1. Issue a detailed statement of policy from the White House and launch a process to implement it. Here lessons can be learned from the National Action Plan to Combat Human Trafficking (in this paper, “the trafficking plan”), which lays out both the administration’s policy as well as objectives and dozens of specific priority actions to end trafficking in persons. While the NAP need not contain the same level of detail as the trafficking plan, it should match its clarity of approach, as well as adopt its accountability mechanisms. There are two potential approaches to this for the NAP. The first is a statement of policy from the White House in the form of a national security memorandum or national strategy (similar to the June 2022 National Security Memorandum on Combating Illegal, Unreported, and Unregulated Fishing and Associated Labor Abuses or the October 2021 National Strategy on Gender Equity and Equality) that incorporates and endorses the NAP by reference. The second is to issue the NAP directly from the White House. Either approach would give the administration’s policy positions on due diligence more weight with the private sector, not to mention be an improvement over the 2016 process, which saw an NAP issued by the secretary of state and accompanied by a White House press release.

    The statement of policy should request that each relevant department and agency designate a senior responsible business lead accountable for engaging in the NAP follow-up and implementation process, as well as for internal efforts to build human rights into their agency’s business engagement. Borrowing a page from the trafficking plan and the congressionally mandated President’s Interagency Task Force to Monitor and Combat Trafficking in Persons (PITF), leads should meet at least twice per year and provide a public update on implementation of the NAP, while their designees should participate in an ongoing Interagency Policy Committee process led by the NSC.  

    Note that the trafficking plan’s Priority Action 1.3.1 requires agencies to designate their assistant secretary for management or the equivalent as responsible for ensuring effective coordination between that agency’s procurement and human rights experts; moving forward, if the NAP adopts this recommendation, this responsibility could transfer to the senior responsible business lead for that agency.
  1. Develop an online repository of resources for businesses to identify U.S. government guidance on responsible business conduct. This should hold existing U.S. government guidelines and compliance information and be updated regularly as new guidance is issued. It should be hosted by a business-facing component of the U.S. government, such as the Department of Commerce or Department of Labor, where it can be easily found by companies seeking relevant resources. Additional resources should be identified for socialization both internally across the U.S. government and externally to relevant stakeholders. This effort would also help implement—and give leverage to—the trafficking plan’s requirement that relevant agencies provide additional information to the private sector on forced labor risks in supply chains and enhance communication with companies on high-risk sectors.

Leveraging U.S. Finance

A clear statement of administration position on responsible business conduct, including effective human rights due diligence, would allow the U.S. government to better incorporate this expectation in all arenas where it engages the private sector—particularly where it provides direct financial support to companies. While dozens of agencies engage with the private sector on a regular basis, the most salient relationships for the purposes of the NAP are the financial relationships. This takes place largely in two contexts: where the U.S. government is making decisions about project or company financing for work overseas, and where the U.S. government is procuring goods or services for itself. To leverage these relationships, through the NAP the U.S. government should therefore consider the following actions:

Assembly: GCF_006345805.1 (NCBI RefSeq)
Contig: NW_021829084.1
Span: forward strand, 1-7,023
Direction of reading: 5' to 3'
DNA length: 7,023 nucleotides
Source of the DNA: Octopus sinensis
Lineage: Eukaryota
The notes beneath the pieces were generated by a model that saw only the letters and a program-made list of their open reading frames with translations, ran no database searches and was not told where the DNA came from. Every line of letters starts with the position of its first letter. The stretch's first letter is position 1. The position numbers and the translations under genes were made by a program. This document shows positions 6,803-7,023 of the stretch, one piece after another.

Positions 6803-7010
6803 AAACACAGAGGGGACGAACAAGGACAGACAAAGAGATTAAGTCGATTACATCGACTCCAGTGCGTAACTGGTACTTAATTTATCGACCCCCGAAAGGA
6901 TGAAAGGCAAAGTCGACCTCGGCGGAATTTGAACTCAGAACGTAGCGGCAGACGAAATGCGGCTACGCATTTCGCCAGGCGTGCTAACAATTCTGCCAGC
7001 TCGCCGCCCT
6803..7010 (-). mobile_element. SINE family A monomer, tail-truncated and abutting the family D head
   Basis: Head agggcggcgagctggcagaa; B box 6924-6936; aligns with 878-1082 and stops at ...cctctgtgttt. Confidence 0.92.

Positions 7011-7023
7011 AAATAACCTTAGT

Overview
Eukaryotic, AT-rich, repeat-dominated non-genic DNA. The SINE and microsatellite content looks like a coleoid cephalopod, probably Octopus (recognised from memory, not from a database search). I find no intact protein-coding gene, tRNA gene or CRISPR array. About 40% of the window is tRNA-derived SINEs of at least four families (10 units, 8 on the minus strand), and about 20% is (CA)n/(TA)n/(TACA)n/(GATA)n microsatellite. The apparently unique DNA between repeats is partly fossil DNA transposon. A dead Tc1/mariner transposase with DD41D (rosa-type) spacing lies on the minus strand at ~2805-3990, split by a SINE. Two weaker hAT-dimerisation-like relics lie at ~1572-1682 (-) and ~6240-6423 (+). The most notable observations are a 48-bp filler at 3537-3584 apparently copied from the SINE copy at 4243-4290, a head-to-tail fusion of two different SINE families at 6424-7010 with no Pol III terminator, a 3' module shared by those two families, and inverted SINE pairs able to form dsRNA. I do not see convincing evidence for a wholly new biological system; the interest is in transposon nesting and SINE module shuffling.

1. Announce a comprehensive review and reconciliation of corporate human rights due diligence standards across U.S. government initiatives that finance or support the private sector. The objective of this review would be to improve consistency across standards—including among the finance agencies, procurement officials, and U.S. CBP—as well as ensure adequate transparency in decisionmaking. Transparency and consistency in applying standards benefits both the private sector and project beneficiaries on the ground.

    The United States provides financial support to companies in order to achieve its trade promotion and development goals. It does this via concessional financing, risk insurance, loan guarantees, and, as of 2020, equity investment. In its capacity as a board member, the U.S. government also makes policy decisions about whether to support financing for projects by the World Bank and the International Finance Corporation. Agencies also join with companies in public-private partnerships that may not result in financial support but do result in U.S. government endorsement. Each department and agency responsible for these vehicles applies human rights criteria to its decisionmaking in some way. The Development Finance Corporation and the Export-Import Bank base their assessments on the International Finance Corporation’s Environmental and Social Performance Standards, but they also add their own additional criteria. For example, USAID’s policy on private sector engagement references the UN Guiding Principles and OECD Guidelines on Multinational Enterprises. The U.S. Trade and Development Agency often solicits firms to conduct environmental and social impact assessments, but it does not appear to publish on its website either human rights criteria for company selection or a framework for social impact assessments to be conducted by bidders. Agencies that provide diplomatic support for trade promotion activities, such as the Departments of Commerce and State, have their own guidelines for which companies and projects they will support.